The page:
There are many reasons that people fall into debt, from illness to job loss or a relationship breakdown. One unexpected bill can spiral to an unmanageable amount if left unpaid and short-term high-interest loans can cause financial difficulties further down the line.
Insecure working conditions, such as zero hours, can affect both finances and general wellbeing. Money and mental health issues often go hand in hand, as seen in this BBC report on How Debt Kills (http://www.bbc.co.uk/news/resources/idt-sh/How_debt_kills), a case study of how spiralling debt can lead to a breakdown in mental health and loss of life.
However, even those earning a good salary can find themselves in debt if they fail to manage their finances well.
Managing personal finances
Keeping tabs on your income and expenditure – money in, money out – is the first step to managing your personal finances.
If you are a salaried employee, your wage slip will tell you how much you earn after tax and National Insurance (NI) has been deducted.
If you are self-employed, you will need to put money aside for your tax and NI costs. You should take into account any work-related expenditure, for example, buying a new computer or phone for work use, as this can reduce your tax liabilities. An accountant can give you tax planning advice and compete your tax return for you, or you can use the Gov.UK to estimate your tax and NI bill in advance: https://www.gov.uk/self-assessment-ready-reckoner
5 ways to manage your budget
Here are some tips to help you manage how much money you spend. You can use our handy spreadsheet as a guide.
- Keep a record – work out how much you spend every month on essentials, such as rent, food, gas/electric, travel to work etc. Then work out your additional expenditure on things such as entertainment, socialising, clothes and holidays.
- Work out the difference between your income and expenditure – Are you spending more than you are bringing in? If so, how much more and where can you cut down? Are you saving up for a treat such as a holiday, or are you going into debt and struggling to pay it off afterwards? Monitor your bills and spending on a regular basis, ideally once a week, and don’t leave bills unopened. Keep everything in one place so that bills and receipts are easy to find.
- Save if you can – granted, it’s not easy on a low income, but putting aside a small amount every month can help you cover any unexpected bills or save for something special. The best approach is to arrange an automatic transfer of a fixed amount into a savings account every month.
- Find ways to budget – avoid impulse purchases and spending sprees. When you’re buying something new, ask yourself, can you afford it and do you really need it?
Some other tips for reducing your spending:
- Switch your utilities to a cheaper provider, check online for special offers for new customers.
- Set up a direct debit for monthly bills to make them more manageable. However, if you can put money aside in advance, it can be cheaper to purchase things like car insurance annually. When your insurance renewals come around, phone the company and ask if they can offer any reduction – they will often do so to keep you as a customer.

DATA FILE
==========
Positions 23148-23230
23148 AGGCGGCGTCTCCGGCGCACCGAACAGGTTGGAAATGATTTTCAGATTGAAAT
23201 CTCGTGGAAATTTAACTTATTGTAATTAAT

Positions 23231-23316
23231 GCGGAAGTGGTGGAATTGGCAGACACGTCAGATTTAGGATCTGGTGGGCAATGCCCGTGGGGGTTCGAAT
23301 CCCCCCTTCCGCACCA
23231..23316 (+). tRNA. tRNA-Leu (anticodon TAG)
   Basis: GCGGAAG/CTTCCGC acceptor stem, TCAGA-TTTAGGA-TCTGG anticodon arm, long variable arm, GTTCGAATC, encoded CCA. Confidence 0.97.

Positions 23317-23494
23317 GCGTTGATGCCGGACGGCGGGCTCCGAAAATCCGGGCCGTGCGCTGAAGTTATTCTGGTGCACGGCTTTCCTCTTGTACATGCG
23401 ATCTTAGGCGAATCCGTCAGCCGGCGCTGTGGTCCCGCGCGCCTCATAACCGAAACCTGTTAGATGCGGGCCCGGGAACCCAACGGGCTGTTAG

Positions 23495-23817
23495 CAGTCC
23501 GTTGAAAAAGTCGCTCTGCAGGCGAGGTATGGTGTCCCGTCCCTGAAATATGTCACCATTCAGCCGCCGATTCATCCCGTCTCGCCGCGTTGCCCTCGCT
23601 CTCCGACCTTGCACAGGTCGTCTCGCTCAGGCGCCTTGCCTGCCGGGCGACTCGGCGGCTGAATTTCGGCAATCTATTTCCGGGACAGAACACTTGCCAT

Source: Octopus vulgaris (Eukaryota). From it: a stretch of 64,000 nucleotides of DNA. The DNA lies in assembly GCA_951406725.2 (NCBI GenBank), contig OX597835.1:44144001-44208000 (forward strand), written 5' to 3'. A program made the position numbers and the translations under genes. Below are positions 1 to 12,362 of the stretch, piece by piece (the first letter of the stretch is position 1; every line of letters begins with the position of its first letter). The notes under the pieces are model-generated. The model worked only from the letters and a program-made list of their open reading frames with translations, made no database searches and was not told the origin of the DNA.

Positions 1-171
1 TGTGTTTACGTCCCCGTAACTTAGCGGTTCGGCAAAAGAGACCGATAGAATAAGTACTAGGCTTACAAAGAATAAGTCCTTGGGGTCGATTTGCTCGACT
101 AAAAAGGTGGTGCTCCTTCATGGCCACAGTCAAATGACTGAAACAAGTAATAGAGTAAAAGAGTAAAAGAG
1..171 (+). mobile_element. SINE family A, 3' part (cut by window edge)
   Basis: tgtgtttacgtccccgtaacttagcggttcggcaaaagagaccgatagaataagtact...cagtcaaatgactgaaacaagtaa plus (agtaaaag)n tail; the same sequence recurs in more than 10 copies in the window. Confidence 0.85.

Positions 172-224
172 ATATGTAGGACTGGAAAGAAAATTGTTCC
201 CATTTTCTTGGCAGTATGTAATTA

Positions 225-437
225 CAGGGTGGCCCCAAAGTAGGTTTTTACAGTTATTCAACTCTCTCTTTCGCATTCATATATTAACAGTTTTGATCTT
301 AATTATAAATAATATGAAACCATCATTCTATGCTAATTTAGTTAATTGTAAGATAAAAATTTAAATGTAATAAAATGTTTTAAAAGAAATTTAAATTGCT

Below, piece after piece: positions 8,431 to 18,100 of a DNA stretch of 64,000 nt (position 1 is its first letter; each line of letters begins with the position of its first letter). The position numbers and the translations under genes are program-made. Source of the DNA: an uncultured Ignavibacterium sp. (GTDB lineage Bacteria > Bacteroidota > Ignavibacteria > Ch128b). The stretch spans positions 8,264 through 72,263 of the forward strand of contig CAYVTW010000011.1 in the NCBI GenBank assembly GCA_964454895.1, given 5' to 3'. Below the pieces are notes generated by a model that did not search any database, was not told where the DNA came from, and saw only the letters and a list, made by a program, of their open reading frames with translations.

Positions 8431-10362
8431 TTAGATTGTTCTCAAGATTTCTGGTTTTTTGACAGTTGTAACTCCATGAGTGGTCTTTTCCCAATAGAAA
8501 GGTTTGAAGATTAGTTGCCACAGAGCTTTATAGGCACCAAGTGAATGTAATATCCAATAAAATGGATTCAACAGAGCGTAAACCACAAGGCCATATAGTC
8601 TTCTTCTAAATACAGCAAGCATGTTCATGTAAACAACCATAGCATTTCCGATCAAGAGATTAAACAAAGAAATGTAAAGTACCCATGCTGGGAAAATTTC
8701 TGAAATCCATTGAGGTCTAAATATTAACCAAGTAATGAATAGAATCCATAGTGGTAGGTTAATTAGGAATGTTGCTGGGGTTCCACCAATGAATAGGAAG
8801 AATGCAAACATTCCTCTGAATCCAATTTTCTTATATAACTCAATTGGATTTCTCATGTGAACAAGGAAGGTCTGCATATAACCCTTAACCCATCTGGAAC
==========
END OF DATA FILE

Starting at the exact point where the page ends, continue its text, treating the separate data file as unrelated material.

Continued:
- Can you reduce your travel costs by car sharing or walking to work? This can also increase your fitness levels and improve your wellbeing.
- Charity shops, online auction sites and Freecycle can be a great source of cheap or free clothes or items you need for the home.
- Visit your local market for cheaper food, especially fruit and veg, or buy from the offers on the end of supermarket aisles. Making meals from scratch and buying in bulk are invariably cheaper; you can always freeze any leftovers.
- Change your socialising habits. Invite friends round for a film night with a bottle of wine, and save on expensive drinks in a bar plus cab fare home.
- Look at your daily spend – what small but regular purchases can you cut down on? Do you need to buy a coffee on the way to work and could you take in your own sandwiches for lunch rather than visiting a café or takeaway?
- Don’t take on additional credit cards if you can’t pay for your current ones. Keep your cards locked away so you’re less likely to use them and don’t save your card details on online shopping sites. Take out your weekly spending in cash at the start of the week and avoid using your cards
Increase your income
Ask for a raise. Write out any key benefits you have brought to the company – this might be bringing in new customers, training new starters, supervising other staff members or suggesting initiatives that have saved the company money. If you are stuck with no sign of progression, be proactive. Put together an up-to-date CV, visit some job sites and sign up with a recruitment agency. Alternatively, find out about other ways to advance and increase your salary, such as training courses or starting an apprenticeship.
For more information
If you are already in debt and can’t see a way out, don’t despair. Sorting out the problem may seem overwhelming, but breaking it down into individual tasks can help, as can talking to a trusted friend or family member.
Visit your GP if you have mental health issues and are in debt. They should be able to issue you with a Debt and Mental Health Evidence Form (DMHEF) to give to creditors.
Don’t hope that problems will go away. Arrange a meeting with your bank or talk to an online adviser.
Organisations that can help you include:
Citizen’s Advice Bureau
National Debt Line